- Teddy Roosevelt (belligerent, high-energy, charismatic)
- Taft (cheerful, friendly, funny)
- Woodrow Wilson (studious, serious, austere)
- Harding (people pleaser, carouser)
- Coolidge (boring, restrained, “man of few friends”)
- Hoover (aloof, inscrutable, big on self-reliance)
- FDR (gregarious, great expander of government, created cult of personality)
- Truman (spontaneous, sneering, irascible)
- Ike (stoic, honorable, affable, quiet, older)
- Kennedy (young, aristocratic, orator, handsome)
- Johnson (older, humble origins, plain spoken, lifetime politician, scrambler)
- Nixon (self-made man, surly, paranoid, unethical, fiercely aggressive, proponent of realpolitik)
- Carter (self-made man, young, idealistic, pusillanimous)
- Reagan (self-made man, charismatic, strong, pragmatic, middle-brow)
- Bush (patrician, serious, dull)
- Clinton (self-made man, charismatic, smooth, young, carouser)
- GW Bush (patrician, aggressive, traditionalist, poorly spoken)
- Obama (self-made man, orator, cautious, serious, representative of multicultural ideal)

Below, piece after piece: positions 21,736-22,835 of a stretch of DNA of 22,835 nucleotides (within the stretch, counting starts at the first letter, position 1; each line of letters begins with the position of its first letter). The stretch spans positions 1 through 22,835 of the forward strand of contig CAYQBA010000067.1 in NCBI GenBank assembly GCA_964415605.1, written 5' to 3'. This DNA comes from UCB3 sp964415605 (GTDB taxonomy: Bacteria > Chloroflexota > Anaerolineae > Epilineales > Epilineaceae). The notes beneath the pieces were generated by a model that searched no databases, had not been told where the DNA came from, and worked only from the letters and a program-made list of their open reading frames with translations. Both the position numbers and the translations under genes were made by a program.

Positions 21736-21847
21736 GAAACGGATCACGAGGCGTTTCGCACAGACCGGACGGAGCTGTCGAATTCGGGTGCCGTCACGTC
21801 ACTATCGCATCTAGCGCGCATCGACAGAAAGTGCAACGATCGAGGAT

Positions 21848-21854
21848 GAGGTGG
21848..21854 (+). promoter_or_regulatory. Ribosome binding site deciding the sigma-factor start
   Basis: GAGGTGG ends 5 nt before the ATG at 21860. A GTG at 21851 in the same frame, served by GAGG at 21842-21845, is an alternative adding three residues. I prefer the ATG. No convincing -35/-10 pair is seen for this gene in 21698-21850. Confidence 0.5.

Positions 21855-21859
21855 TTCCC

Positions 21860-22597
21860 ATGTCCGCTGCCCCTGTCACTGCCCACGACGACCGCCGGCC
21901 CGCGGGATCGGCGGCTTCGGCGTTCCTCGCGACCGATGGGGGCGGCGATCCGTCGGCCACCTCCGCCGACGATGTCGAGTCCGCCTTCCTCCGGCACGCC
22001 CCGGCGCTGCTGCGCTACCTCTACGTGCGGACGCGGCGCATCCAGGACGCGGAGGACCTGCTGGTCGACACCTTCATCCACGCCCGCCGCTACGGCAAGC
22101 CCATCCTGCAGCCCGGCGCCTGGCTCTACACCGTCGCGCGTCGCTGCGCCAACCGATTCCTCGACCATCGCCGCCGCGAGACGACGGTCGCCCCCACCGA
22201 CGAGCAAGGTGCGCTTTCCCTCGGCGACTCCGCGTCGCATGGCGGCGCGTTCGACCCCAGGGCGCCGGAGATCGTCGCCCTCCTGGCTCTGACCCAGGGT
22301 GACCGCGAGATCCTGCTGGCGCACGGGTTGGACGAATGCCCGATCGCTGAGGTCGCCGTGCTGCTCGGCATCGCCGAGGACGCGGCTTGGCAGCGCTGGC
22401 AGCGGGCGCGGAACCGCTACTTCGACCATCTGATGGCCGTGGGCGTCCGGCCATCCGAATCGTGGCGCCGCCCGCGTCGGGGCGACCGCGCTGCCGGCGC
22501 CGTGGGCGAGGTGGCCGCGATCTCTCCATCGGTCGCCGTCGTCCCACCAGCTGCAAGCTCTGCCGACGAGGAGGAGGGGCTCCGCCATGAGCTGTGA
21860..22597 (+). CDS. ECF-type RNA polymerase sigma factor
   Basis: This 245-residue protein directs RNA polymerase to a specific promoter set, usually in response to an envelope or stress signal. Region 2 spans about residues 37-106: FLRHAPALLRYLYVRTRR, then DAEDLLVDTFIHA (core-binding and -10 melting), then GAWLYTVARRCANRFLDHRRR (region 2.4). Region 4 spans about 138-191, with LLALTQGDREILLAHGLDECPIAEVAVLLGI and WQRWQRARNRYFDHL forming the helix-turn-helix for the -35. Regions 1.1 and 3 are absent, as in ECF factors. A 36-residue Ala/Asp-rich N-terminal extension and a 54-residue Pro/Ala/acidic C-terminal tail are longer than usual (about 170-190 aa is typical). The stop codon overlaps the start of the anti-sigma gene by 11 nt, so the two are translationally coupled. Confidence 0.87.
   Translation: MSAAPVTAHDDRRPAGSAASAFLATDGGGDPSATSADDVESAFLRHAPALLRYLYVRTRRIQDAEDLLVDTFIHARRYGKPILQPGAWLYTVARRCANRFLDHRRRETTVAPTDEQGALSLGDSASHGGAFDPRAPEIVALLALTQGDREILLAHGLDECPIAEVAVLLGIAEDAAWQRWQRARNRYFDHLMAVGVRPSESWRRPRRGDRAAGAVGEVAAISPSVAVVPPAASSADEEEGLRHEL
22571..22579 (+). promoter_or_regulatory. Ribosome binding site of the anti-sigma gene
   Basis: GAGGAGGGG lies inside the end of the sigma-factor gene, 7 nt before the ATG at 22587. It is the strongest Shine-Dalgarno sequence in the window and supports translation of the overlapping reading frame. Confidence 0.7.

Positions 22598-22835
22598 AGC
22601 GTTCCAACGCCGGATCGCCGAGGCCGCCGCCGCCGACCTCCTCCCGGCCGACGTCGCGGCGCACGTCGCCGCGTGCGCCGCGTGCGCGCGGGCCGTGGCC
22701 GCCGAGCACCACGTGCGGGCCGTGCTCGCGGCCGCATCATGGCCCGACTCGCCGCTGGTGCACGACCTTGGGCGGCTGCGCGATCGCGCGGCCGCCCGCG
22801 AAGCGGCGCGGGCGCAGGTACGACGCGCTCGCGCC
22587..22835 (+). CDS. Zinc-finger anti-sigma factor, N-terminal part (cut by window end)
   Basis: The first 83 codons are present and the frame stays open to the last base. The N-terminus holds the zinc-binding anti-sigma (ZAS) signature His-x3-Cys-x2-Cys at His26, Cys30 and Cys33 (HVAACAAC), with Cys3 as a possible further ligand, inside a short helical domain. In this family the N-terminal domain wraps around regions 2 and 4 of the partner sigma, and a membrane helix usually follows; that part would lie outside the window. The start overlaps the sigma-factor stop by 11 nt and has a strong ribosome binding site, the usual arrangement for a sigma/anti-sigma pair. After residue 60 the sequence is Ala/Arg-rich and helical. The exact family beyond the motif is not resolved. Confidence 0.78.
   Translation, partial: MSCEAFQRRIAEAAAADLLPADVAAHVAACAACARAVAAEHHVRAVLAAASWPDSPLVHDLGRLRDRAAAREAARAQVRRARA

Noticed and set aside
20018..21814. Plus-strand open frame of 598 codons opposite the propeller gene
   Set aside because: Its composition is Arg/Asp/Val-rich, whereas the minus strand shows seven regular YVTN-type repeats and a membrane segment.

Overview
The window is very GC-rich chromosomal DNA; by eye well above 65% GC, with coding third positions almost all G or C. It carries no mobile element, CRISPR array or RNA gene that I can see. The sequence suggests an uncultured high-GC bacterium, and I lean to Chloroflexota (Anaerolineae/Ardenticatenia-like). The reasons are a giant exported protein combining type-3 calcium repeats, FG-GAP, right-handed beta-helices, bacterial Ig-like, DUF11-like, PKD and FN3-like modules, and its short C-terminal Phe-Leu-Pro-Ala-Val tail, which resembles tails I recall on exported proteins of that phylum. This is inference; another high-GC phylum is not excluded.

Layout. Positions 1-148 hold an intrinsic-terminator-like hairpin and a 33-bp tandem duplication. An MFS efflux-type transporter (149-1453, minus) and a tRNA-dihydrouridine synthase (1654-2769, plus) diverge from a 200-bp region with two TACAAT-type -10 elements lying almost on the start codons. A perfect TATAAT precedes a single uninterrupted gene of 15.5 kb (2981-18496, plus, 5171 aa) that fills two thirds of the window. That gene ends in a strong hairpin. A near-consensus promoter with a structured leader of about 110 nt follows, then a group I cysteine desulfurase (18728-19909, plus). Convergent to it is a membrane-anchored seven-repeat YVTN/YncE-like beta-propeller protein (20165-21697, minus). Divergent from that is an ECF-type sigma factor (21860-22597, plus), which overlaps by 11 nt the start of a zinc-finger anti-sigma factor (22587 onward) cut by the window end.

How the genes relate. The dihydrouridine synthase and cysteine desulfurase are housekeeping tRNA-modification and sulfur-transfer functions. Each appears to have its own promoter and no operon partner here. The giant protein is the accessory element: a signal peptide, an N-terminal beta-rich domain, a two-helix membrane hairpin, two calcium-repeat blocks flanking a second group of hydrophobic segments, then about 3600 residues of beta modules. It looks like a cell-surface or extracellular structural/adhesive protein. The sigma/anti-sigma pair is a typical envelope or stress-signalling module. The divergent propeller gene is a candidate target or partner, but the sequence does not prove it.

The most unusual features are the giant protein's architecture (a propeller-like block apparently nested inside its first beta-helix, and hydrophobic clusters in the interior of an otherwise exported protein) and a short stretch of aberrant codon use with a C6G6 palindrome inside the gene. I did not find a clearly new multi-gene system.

I left out Ford, because he was never elected to office. But that’s everyone who’s been elected president since 1900. It would be very easy to accuse me of cherry picking the way I described all of the presidents. But with the clear exception of Coolidge & Hoover, it is safe to say that the most notable distinguishing characteristics of presidents are precisely the traits that were lacking in the president who immediately preceded him.
This is particularly true when someone from the other party takes office.
Why is this? My guess is because of recency bias. We overreact to what we dislike about our current leaders, and we forget what made us like them 4-8 years ago. We pick very different leaders, and then re-learn many of the lessons of history.
Know anyone who’s running for president that’s the opposite of a serious, cautious orator and representative of the multicultural ideal?
Yeah, me neither.